Willie Fourie, Head of Estate and Trust Services, PSG Wealth
Drafting a will can be a grudge purchase – not many of us like to contemplate our own demise. However, a will is one of the most important documents you are likely to put in place, so it is worthwhile spending the time in getting it right.
A clearly worded will can help ensure your assets are distributed efficiently to your heirs as per your intention. Conversely, a poorly worded will can put additional strain on your loved ones during what will already be a difficult time.
It’s about finding the balance
Make sure that your will is comprehensive but uncomplicated by paying careful attention to how it is drafted. A will does not have to be complicated to be effective. A carefully, well-thought out will, consisting of only a few pages and drafted by a knowledgeable fiduciary practitioner, can simplify matters for your heirs and save them a significant amount in estate and other taxes.
On the other hand, an overly complicated will might use difficult words and phrases, or incorporate some control mechanism to restrict heirs’ use of worldly belongings. This may be a genuine attempt to protect loved ones, but might only make life difficult for them.
The worst possible thing is when heirs dispute the validity of a will. When interpreting a will, our courts look at the ordinary meaning of words and phrases used in the will. Therefore, be clear and use concise language to avoid confusion.
Key considerations when drafting a will
- Be practical: Do not create a burden for your executor or trustees – and ultimately your family – who have to implement and administer the structures you set in place. For example, trusts that are set up to last in perpetuity can become obsolete in light of changing legislation.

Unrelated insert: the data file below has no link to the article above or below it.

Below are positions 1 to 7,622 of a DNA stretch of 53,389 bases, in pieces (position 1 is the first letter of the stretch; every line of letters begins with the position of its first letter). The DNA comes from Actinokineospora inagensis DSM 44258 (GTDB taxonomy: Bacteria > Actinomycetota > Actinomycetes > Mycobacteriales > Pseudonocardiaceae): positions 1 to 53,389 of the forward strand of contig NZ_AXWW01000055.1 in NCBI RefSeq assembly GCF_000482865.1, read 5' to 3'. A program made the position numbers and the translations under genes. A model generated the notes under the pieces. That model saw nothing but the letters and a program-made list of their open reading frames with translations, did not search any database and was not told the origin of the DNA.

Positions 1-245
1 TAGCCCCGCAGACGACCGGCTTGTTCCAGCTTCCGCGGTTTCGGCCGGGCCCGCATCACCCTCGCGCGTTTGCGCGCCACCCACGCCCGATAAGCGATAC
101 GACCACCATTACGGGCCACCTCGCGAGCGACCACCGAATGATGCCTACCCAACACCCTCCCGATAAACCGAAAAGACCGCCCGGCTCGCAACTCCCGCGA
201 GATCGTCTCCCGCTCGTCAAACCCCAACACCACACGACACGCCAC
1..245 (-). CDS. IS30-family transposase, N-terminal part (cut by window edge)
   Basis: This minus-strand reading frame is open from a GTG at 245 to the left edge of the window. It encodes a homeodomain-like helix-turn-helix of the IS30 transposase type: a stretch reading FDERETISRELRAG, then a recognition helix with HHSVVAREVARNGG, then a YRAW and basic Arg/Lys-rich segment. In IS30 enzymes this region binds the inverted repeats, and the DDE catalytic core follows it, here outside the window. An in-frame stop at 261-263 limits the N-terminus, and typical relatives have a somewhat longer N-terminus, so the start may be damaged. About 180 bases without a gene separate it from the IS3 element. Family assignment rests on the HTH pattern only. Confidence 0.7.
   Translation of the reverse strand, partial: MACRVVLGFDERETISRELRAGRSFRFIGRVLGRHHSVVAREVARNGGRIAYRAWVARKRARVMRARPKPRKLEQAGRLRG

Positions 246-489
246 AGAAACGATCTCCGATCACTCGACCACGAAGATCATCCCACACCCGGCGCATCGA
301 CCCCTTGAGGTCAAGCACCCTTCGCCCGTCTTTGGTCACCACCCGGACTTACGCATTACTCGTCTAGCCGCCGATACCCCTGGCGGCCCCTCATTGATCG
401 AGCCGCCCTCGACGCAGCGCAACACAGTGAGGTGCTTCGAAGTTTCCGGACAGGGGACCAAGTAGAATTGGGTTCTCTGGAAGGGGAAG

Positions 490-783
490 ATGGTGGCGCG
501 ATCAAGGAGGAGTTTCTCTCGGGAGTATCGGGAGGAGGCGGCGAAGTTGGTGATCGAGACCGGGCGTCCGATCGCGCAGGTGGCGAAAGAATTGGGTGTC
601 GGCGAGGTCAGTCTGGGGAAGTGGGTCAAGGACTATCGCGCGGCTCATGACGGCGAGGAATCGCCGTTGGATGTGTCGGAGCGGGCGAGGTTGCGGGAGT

- Ask your children what they want: consider existing trusts and other estate planning vehicles that your children may already have set up. If they prefer to receive any benefit directly, despite the benefit that a control mechanism can offer, then consider this.
- Allow for flexibility: Do not restrict the movement of assets or the transfer of wealth that could otherwise have benefited your children and grandchildren.
- Freedom of testation means that you can leave your assets to whomever you please, as long as your actions are legal. Apart from statutory limitations, there are three general exceptions to this rule namely claims for maintenance from dependents, a surviving spouse or claims in terms of the accrual system created by the Matrimonial Property Act.
- Invest the time in ensuring your will is included as part of your holistic financial plan and that your financial adviser and estate planners are aware of each other’s work. This can help to avoid costly mistakes and misunderstandings.
Make sure your will is clear and that there can be no doubt about your true intentions when you are no longer around to explain them. Make an appointment with an accredited fiduciary practitioner and get it done before it is too late.